Newport MP urges more guidance on use of e-scooters on public roads
UK Ministers have been told to do more to raise awareness of where e-scooters can legally be used before more people are given them as Christmas presents.
Labour MP Jessica Morden told the Commons how areas of her Newport East constituency had been plagued by e-scooter riders mounting pavements and speeding while wearing dark, non-reflective clothing.
The law says e-scooters can only be used on public roads if rented as part of a Government-backed trial, while privately-owned vehicles can only be used on private land.
Ms Morden said police were trying to raise awareness of the rules around riding e-scooters, but called on the Government to help with a national campaign.
The Labour MP told the Commons: “My thanks to the councillors, to the residents, and even a scout group who have discussed this with me, with groups of e-scooter and e-bike riders careering between pavements and the road, breaking speed limits which I have witnessed myself, running red lights, weaving in and out of traffic and causing other vehicles and pedestrians to take avoiding action.”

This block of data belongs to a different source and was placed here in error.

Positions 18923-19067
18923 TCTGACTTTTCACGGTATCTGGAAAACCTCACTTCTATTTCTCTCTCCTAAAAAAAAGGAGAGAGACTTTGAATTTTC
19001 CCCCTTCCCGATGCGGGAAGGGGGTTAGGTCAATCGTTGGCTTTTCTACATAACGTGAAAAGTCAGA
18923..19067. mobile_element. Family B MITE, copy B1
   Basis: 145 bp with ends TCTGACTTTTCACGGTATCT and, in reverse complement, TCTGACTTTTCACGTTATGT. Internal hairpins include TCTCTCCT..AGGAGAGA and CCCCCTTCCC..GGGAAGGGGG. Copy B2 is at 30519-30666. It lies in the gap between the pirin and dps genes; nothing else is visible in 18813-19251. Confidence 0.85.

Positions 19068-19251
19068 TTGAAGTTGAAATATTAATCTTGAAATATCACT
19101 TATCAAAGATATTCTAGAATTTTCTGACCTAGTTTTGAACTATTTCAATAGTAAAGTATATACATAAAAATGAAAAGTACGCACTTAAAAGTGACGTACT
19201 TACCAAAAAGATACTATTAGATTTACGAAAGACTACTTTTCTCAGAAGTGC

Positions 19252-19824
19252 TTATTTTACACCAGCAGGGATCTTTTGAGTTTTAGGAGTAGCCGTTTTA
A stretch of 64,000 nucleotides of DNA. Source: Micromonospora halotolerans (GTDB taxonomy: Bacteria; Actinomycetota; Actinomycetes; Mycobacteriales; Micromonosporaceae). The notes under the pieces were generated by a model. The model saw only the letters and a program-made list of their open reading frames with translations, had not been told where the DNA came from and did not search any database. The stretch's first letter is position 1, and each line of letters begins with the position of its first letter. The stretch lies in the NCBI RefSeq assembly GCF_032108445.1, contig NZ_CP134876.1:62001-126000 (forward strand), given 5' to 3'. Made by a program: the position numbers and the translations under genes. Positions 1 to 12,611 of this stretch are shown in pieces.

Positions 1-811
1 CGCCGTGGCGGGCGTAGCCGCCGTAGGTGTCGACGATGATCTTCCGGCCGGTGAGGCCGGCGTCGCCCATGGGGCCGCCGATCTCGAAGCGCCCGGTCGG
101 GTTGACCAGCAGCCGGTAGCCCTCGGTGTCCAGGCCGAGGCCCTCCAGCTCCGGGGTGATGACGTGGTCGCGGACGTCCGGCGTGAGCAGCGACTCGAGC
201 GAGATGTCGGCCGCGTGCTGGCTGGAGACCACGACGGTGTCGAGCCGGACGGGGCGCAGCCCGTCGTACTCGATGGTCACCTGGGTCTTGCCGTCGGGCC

She quoted the words of one constituent, adding that anti-social users of e-scooters were “usually clothed in black without any reflective items and have total disregard for the highway code and pedestrians”.
Ms Morden told the Commons: “Gwent Police and other forces have taken a lead, with social media campaigns particularly around Christmas, making the public aware of rules for e-scooters before they are purchased as Christmas presents, but there seems to be little national steer from either the Home Office or the Department for Transport on educating the general population.
“I also want to ask what the Government are doing to ensure that our police forces have all the resources they need to tackle antisocial e-scooter use.”
Transport minister Jesse Norman said the Government has extended e-scooter trials in England until May 2024 “in order to ensure that it can continue to gather evidence on what works and what doesn’t”.
He added: “That is the reason for having this wide range of trials, there’s wide range of scope for regulatory and other innovation and the evidence and learning for these trials will be published shortly.”
However, Mr Norman said he is “mindful that technology and incentives in trials alone cannot tackle anti-social use”, adding: “There will always be some anti-social use of any mode of transport.
“We know that it comes with the turf, as the honourable member for Newport East will know, Wales chose not to participate in the trials and so by default, as she says, any scooters being driven on public roads in her constituency are illegal.”
He said his department is in regular contact with the National Police Chiefs’ Council and the Home Office in order to “ensure that there is a consistent approach to tackling this issue and we are continuing to support the police to ensure they have the tools they need”.
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